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Brother:
B.C. photojournalist paints heartbreaking picture
of sibling’s struggle to overcome opioid addiction

As a photojournalist, I have spent some time documenting the opioid crisis that is currently wreaking havoc in my hometown of Vancouver. A few months ago a story about drug users learning to save each other’s lives by administering Narcan, which I had photographed, went up online. That same day my brother went into treatment for a heroin addiction that has taken over his life. Readers left comments below the story expressing their opinion that the government should stop spending money on “those people”.

And that’s just the thing. It’s hard for strangers, who are removed from the situation, to understand exactly what happens to drug users and their families. There are so many factors that contribute to people using, it’s simply never as black and white as the haters make it out to be. I hope that my photos bring some light to this fact. “Those people” are people.

This series technically started 33 years ago when my brother was born. I’ve been taking photos of him since then, but it wasn’t until he relapsed, at the age of 23, after 3 years of “being clean” that he officially asked me to photograph him through his experience of addiction and recovery. Needless to say, it’s my experience too. He told me that it would be a good way for him to remember what he was trying to stay away from. And so I photograph him whenever I see him, and make a note of the amount of drugs he’s on at the time. I do it for him. I do it for me. And I do it because I think it will help the rest of the world have some empathy for users.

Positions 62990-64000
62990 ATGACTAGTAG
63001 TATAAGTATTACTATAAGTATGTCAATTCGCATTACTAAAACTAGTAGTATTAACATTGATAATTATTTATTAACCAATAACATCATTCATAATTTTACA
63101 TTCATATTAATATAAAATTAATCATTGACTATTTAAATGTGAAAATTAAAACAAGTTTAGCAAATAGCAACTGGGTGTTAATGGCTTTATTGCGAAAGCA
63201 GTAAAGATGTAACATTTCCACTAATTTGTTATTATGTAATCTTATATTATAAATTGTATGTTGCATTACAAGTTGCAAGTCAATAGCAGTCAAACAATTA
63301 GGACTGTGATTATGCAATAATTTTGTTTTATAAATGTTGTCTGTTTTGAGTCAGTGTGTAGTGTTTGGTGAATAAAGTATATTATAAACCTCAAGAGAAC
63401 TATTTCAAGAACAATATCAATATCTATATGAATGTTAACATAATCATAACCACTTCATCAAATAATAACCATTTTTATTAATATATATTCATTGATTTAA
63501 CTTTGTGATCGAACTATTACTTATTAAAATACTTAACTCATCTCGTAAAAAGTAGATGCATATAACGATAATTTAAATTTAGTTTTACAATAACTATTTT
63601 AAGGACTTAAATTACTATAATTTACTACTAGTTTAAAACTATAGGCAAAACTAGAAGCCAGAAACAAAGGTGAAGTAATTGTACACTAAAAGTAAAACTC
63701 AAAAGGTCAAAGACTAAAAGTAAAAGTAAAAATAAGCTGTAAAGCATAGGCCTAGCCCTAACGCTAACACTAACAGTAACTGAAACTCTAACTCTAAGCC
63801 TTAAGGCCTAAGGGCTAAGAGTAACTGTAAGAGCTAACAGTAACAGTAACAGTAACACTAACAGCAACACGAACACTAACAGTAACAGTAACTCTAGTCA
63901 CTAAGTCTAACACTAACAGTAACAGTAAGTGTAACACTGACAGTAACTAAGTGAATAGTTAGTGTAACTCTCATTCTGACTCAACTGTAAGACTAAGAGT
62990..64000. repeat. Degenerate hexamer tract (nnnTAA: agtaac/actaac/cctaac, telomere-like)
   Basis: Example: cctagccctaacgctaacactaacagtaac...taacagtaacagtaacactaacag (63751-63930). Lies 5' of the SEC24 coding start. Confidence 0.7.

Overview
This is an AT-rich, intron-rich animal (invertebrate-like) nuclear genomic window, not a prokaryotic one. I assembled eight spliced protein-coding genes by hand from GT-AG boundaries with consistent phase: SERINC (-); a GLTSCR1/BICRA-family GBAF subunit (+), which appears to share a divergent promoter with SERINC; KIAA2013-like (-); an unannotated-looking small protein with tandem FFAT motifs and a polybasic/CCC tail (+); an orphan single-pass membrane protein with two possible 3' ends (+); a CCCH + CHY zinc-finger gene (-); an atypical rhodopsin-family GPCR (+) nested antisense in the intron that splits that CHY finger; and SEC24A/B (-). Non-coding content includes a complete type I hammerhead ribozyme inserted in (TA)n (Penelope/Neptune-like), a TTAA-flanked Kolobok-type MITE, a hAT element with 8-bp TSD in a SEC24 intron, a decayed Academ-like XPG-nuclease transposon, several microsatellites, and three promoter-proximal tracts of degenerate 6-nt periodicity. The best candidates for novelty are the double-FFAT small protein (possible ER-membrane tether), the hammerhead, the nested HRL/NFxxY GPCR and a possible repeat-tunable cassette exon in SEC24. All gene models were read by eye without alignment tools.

I met my brother for the first time on my eighth birthday. I don’t remember it at all, but there’s a photograph of me holding him on a hospital bed. I’m wearing my purple birthday dress. My mom tells me I “borrowed” a pair of her big dangly earrings and that I looked so cute. Before he understood how time worked, he would tell me he was older then me because his birthday is on the 25th of February and mine is on the 27th.

I asked my mom once if my brother was an accident. “No,” she said, “but you were.” When your sibling is so much younger than you, it’s easy to love them, but it’s harder to like them. You don’t share much in common, and can’t even really play together.

My mom had had a girl for so long that when she finally had a boy his nickname became “Boy”. Everyone called him that, including my friends, and my best friend still refers to him as Boy to this day. He loved my cooking. I did my best to impress upon him the things that I thought were cool. Things like German Film Noir and Sarah McLachlan. Before “take your kid to work day” existed, I took my kid brother to high school with me once a year. It was an “ask for forgiveness, not permission” kind of thing. And how could my teachers say no when his cute curly-haired head was right there looking up at them? He would sit on my lap in every class and I would give him crayons and paper to keep him busy. On those days he behaved. He was adored by everyone.